'Another type of kenosis is a more serious deviation from classical Christology, because it pertains to Christ's divine nature, asserting that God the Son 'emptied', that is, divested, Himself of one or more of His divine attributes...or the use of these attributes when He assumed human flesh...and it has been perpetuated with variations to this day. But in my 'A New Systematic Theology of the Christian Faith', I demonstrate exegetically that there is no basis in Philippians 2:6-7 for thinking that in the act of Incarnation, Christ 'emptied' Himself of anything. The 'emptying' referred to there refers, NOT to His Incarnation, but to His 'pouring Himself out' in death in His role as our heavenly High Priest (Isa 53:12).' p 107
'Divine attributes are not characteristics that are separate and distinct from the divine essence so that God can set them aside...Rather, the divine essence is expressed precisely in the sum total of its attributes...To hold that God the Son actually divested Himself in His state of humiliation of even one divine attribute or of His use of one of His essential attributes is tantamount to saying that He..while perhaps more than man, is not quite God either.' p 108
Quoting Calvin, 'Another absurdity...namely, that if the Word of God became Incarnate, He must have been confined within the narrow prison of an earthly body, is sheer impudence! For even if the Word in His immeasurable essence united with the nature of man into one person, we do not imagine that He was confined therein...' p 109
Chapter 5, The Atonement As Penal Substitution by ATB McGowan: 'In pressing for the reality of the Father's punishing of the Son, however, one important qualification has to be made. Even in the midst of that great transaction on the Cross, the Father never ceased to love the Son and to be well pleased with Him. This is a point Calvin stressed: "Yet we do not suggest that God was ever inimical or angry toward Him. How could He be angry toward His beloved Son, in whom His heart reposed? Matt 3:17 How could Christ by His intercession appease the Father toward others, if He were Himself hateful to God?"' p 198 DEFENDED ABLY !!!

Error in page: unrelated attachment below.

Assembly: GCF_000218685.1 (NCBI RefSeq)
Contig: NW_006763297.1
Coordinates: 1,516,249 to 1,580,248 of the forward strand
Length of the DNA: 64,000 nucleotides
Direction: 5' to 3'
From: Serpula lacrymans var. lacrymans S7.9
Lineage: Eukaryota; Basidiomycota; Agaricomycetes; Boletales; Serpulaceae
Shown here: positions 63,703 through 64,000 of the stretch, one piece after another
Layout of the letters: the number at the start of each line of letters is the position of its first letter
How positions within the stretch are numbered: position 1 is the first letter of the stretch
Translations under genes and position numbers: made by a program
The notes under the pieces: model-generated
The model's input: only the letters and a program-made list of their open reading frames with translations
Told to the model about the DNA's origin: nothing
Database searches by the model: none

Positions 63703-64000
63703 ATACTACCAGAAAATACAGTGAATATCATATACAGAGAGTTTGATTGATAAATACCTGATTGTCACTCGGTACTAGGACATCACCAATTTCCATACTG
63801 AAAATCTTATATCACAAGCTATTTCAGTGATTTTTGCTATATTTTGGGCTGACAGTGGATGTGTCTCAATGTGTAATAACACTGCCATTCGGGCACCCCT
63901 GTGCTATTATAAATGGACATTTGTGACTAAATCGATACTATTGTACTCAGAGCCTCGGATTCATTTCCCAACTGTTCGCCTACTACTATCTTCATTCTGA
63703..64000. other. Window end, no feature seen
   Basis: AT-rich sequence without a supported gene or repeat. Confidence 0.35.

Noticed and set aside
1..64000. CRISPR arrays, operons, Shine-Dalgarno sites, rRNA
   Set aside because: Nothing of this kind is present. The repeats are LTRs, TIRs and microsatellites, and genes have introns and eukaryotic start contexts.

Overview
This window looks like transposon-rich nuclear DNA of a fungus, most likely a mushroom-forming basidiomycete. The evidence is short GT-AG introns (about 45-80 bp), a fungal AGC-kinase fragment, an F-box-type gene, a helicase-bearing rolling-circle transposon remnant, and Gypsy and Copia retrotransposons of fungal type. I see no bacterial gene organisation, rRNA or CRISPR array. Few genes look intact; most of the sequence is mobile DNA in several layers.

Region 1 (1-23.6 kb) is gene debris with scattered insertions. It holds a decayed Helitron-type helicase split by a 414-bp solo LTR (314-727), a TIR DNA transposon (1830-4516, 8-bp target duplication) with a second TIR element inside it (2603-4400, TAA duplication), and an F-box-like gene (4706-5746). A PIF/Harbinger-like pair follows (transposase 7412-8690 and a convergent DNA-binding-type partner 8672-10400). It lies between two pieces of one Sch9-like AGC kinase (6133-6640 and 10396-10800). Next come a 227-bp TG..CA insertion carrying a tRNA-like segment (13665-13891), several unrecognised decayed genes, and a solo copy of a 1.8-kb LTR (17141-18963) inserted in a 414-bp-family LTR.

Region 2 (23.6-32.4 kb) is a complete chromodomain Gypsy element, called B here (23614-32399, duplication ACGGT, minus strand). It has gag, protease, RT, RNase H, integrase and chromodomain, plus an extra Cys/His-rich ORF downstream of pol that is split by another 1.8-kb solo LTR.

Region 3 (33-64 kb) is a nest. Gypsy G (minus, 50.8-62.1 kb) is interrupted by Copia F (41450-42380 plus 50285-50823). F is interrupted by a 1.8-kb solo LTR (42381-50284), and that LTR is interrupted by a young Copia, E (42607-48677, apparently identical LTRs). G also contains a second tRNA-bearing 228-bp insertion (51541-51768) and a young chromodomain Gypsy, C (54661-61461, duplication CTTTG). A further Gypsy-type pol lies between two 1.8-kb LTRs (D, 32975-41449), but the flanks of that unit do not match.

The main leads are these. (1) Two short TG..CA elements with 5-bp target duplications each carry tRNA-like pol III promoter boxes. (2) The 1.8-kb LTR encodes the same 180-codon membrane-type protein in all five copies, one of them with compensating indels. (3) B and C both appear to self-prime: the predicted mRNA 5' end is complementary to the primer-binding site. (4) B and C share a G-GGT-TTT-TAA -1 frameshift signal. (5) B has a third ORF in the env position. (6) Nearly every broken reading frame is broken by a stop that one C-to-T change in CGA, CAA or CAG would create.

Chapter 6, Biblical And Systematic Theology by Richard C Gamble: 'Redemptive acts NEVER occur separated from God's verbal communication of truth.' p 217 'One of the means...is called a covenant...the covenant is the God-chosen form of God's progressive self-communication to His people.' p 218
Chapter 8, Union With Christ by Richard Gaffin: '...from its eternal design to its eschatological consummation.' p 272 'Certainly, in its full dimensions, this mystery is beyond the believer's comprehension.' p 273
Chapter 9, Justification by Cornelis P Venema: 'Full acceptance with God does not wait for the transformation of believers into righteous people. Full acceptance with God is found in Christ whose righteousness is perfectly adequate to the need of believers. Grace triumphs in the gospel of free justification, even in the face of continued human sinfulness and unworthiness.' p 296
Venema's Declaration of Justification holds theological water. His critical view of the New Perspective is admirably achieved without rancor, whilst clearly targeting those from the Isle of Pelagius. 'Nor does the new perspective's explanation of "the righteousness of God" explain why Paul insists that, were righteousness to come thru the Law, Christ would have died in vain (Gal 2:21).' p 323
Chapter 10, The Church In The 21st Century by Derek W.H. Thomas: 'Those who have rejected and continue to reject, such subjectivism and anthropocentrism, have not always returned to a more theologically driven and biblically expressed formulation of what the Church is.' p 330 'Not without importance has been a century of suggestion that the Church is essentially 'charismatic' - in the sense that it is made up of...differently gifted men and women.' p 330 '...suggesting the need for more authoritative leadership, downplaying if not altogether denying 'the priesthood of the believer' so beloved of the Reformation.' p 332 'A Church that is wedded to Jesus Christ necessarily produces cultural and methodological alienation.' p 346